8. DAVE STEWART: Lucky Numbers
Eurythmic Dave Stewart’s set is rooted in classic 1960s British rhythm and blues shot through with Americana – recorded on a yacht in the South Pacific.
9. COUNTING CROWS: Echoes Of The Outlaw Roadshow
New live set is a barnstormer, collecting fan favourites and covers. A reworked Round Here and a mash-up of Rain King and Elbow’s Lippy Kid star.
10. GIN WIGMORE: Gravel & Wine
She hollers like a veteran rock and roller, and plays the blues as if she was born in the USA. Rootsy pop-rock from the New Zealand songbird.
1. LOU DOILLON: Places
Parisian songbird Lou Doillon, daughter of Jane Birkin, half-sister of Charlotte Gainsbourg, gets moody as her warm, part-sung, part-spoken vocal caresses sublime songs. The French Aimee Mann.
2. DAVID FORD: Charge
Ford’s best album to date adds variations in pace and mood to that distinctive vocal. How the ex-Easyworld frontman remains under the radar is a mystery.
3. PHILDEL: The Disappearance Of The Girl
The Brit songbird has soundtracked TV ads ranging from M&S to Apple, but her own album reveals she has an ethereal indie-pop voice to die for.
4. BILLY BRAGG: Tooth & Nail
Bragg has rarely sung better, and the gently reflective songs are country confessional rather than rock and roll rebellion. That’s getting older for you.
5. LINDI ORTEGA: Cigarettes & Truckstops
Although she’s just moved to Nashville, Ortega is equally at home on the Coachella and T In The Park stages. Country, rock and murder ballads.
6. DIDO: Girl Who Got Away
She’s been there, done it, got the T-shirt but Dido’s long-awaited return is every bit as winning as her debut. She’s the girl who came back.
7. GABRIELLE APLIN: English Rain
She topped the charts with Frankie’s The Power Of Love thanks to John Lewis. Now she bares her soul in a folk-pop set with world music cues.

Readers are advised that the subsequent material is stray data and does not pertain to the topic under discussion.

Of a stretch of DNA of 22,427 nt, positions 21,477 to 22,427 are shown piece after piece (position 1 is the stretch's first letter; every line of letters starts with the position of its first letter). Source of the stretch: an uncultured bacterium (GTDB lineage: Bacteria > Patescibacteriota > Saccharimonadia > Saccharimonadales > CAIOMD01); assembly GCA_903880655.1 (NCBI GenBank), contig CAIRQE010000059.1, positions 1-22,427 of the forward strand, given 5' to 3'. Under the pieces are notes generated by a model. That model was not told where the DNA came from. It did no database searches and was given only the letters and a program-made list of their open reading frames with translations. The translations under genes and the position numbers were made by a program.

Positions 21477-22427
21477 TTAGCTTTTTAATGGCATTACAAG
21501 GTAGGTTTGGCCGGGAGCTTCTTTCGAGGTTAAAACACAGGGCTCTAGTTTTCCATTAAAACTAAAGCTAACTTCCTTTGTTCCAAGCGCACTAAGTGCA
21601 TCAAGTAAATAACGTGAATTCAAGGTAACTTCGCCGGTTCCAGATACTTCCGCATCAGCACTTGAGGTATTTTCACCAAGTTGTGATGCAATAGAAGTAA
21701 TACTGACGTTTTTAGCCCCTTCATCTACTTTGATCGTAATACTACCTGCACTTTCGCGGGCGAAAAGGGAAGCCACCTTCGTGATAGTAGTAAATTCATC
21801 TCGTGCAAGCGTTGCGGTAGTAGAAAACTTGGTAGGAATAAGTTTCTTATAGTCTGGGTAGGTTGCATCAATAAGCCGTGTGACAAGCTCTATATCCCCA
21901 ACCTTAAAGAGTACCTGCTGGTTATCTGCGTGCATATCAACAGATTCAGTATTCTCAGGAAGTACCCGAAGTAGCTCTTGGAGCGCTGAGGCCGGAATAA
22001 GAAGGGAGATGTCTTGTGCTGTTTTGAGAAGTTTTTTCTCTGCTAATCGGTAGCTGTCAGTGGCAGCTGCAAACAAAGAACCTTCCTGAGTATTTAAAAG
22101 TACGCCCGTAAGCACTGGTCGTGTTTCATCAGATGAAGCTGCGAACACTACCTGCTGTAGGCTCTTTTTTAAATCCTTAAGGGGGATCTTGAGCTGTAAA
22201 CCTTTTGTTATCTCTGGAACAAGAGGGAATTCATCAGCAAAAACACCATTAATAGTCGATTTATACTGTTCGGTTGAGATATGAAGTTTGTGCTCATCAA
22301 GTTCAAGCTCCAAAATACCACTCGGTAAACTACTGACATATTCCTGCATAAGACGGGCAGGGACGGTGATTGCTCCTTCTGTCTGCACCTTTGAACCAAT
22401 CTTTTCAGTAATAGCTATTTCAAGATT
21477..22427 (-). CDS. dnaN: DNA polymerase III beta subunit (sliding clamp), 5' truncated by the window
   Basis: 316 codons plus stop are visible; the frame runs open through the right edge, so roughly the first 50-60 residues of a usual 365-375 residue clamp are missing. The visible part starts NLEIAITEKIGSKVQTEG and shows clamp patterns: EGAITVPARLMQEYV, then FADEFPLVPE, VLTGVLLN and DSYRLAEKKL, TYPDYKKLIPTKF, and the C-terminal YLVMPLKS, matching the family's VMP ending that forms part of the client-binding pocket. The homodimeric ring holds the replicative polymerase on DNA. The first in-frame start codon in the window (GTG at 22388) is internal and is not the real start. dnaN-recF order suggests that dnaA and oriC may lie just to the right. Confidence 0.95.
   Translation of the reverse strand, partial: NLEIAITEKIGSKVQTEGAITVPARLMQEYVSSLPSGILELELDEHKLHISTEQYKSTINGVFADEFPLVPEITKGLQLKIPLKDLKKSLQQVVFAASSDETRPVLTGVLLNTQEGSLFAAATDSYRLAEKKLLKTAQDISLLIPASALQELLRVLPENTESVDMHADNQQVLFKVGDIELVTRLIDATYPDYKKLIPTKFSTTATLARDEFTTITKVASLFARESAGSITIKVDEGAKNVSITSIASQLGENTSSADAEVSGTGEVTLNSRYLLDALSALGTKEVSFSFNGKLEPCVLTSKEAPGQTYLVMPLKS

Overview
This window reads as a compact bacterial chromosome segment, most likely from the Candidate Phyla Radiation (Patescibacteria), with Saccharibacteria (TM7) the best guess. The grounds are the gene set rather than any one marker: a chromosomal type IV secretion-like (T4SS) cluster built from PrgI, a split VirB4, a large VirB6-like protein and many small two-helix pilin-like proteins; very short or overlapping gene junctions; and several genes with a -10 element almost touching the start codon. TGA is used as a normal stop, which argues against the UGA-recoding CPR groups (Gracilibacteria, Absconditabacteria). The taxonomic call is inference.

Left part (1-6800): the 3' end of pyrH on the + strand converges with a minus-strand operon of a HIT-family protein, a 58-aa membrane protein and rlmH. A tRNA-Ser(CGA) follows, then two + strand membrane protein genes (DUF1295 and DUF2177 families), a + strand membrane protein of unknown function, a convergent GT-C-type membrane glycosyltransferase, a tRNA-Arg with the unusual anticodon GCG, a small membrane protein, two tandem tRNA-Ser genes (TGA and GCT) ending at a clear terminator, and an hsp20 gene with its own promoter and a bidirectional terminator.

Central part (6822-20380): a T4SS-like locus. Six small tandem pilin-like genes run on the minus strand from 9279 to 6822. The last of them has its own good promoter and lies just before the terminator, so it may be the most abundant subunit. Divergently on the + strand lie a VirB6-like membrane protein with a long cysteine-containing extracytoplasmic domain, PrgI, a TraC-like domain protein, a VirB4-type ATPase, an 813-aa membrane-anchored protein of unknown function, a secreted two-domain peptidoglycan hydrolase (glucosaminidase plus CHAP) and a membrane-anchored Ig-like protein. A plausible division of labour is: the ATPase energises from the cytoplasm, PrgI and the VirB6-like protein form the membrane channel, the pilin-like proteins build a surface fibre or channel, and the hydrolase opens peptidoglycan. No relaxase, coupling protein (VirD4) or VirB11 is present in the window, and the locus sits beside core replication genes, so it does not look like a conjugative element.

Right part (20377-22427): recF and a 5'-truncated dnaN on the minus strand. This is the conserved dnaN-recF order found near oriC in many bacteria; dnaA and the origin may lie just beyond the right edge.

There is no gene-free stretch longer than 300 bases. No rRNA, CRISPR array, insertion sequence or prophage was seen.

8. JENN BOSTIC: Jealous
Lazily catalogued as country, Bostic gives the late Amy Winehouse a run for her her soul-pop money. Jealous Of The Angels was huge on youtube.
9. STEVE EARLE: The Low Highway
Roots rocker Steve Earle’s most upfront and rock radio-friendly set since 2004’s The Revolution Starts Now. He was great at Symphony Hall.
10. JOSHUA RADIN: Wax Wings
Bubbly folk, polished pop, memorable melody – and is that alt.country icon Ryan Adams I hear on guitar on Lovely Tonight? A high-flier.
FOLK & ROOTS
1. HOWE GELB: The Coincidentalist
Dusty desert Americana from the prolific troubadour, recorded with M. Ward and Sonic Youth’s Steve Shelley. Bonnie Prince Billy and KT Tunstall guest in a strong set without a weak link.
2. TOM RUSSELL: Aztec Jazz
The godfather of Americana has never been shy of re-invention and now revisits sublime signature songs live with the Norwegian Wind Ensemble.
3. CHRISTY MOORE: Where I Come From
Asked to select songs for a three-disc retrospective, Moore has chosen instead to rerecord 45 of them, updating the lyrics to reflect the changing times.
4. THE FALLOWS: Liars & Kings
The Coventry band’s clever tuneful folk-rock is a delight, with Cast The First Stone unlikely to be bettered anytime soon in its genre.